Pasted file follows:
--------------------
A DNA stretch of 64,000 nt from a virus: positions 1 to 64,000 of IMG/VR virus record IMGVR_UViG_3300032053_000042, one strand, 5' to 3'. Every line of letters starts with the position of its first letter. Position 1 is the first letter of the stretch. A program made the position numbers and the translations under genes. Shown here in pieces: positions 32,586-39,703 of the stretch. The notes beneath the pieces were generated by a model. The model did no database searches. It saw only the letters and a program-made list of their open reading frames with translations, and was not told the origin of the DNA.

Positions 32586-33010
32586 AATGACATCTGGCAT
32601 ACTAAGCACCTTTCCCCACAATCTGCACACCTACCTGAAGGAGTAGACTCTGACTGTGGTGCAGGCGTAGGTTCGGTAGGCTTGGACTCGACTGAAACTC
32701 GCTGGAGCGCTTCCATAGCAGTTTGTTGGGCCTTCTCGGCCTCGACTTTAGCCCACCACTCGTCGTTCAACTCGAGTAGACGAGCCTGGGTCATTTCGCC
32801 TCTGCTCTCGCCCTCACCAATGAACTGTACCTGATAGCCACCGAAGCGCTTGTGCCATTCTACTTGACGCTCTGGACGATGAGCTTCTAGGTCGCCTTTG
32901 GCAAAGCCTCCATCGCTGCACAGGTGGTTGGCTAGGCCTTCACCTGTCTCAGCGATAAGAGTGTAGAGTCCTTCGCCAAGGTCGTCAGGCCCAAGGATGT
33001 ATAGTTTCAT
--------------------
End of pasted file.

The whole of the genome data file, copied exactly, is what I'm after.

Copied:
A DNA stretch of 64,000 nt from a virus: positions 1 to 64,000 of IMG/VR virus record IMGVR_UViG_3300032053_000042, one strand, 5' to 3'. Every line of letters starts with the position of its first letter. Position 1 is the first letter of the stretch. A program made the position numbers and the translations under genes. Shown here in pieces: positions 32,586-39,703 of the stretch. The notes beneath the pieces were generated by a model. The model did no database searches. It saw only the letters and a program-made list of their open reading frames with translations, and was not told the origin of the DNA.

Positions 32586-33010
32586 AATGACATCTGGCAT
32601 ACTAAGCACCTTTCCCCACAATCTGCACACCTACCTGAAGGAGTAGACTCTGACTGTGGTGCAGGCGTAGGTTCGGTAGGCTTGGACTCGACTGAAACTC
32701 GCTGGAGCGCTTCCATAGCAGTTTGTTGGGCCTTCTCGGCCTCGACTTTAGCCCACCACTCGTCGTTCAACTCGAGTAGACGAGCCTGGGTCATTTCGCC
32801 TCTGCTCTCGCCCTCACCAATGAACTGTACCTGATAGCCACCGAAGCGCTTGTGCCATTCTACTTGACGCTCTGGACGATGAGCTTCTAGGTCGCCTTTG
32901 GCAAAGCCTCCATCGCTGCACAGGTGGTTGGCTAGGCCTTCACCTGTCTCAGCGATAAGAGTGTAGAGTCCTTCGCCAAGGTCGTCAGGCCCAAGGATGT
33001 ATAGTTTCAT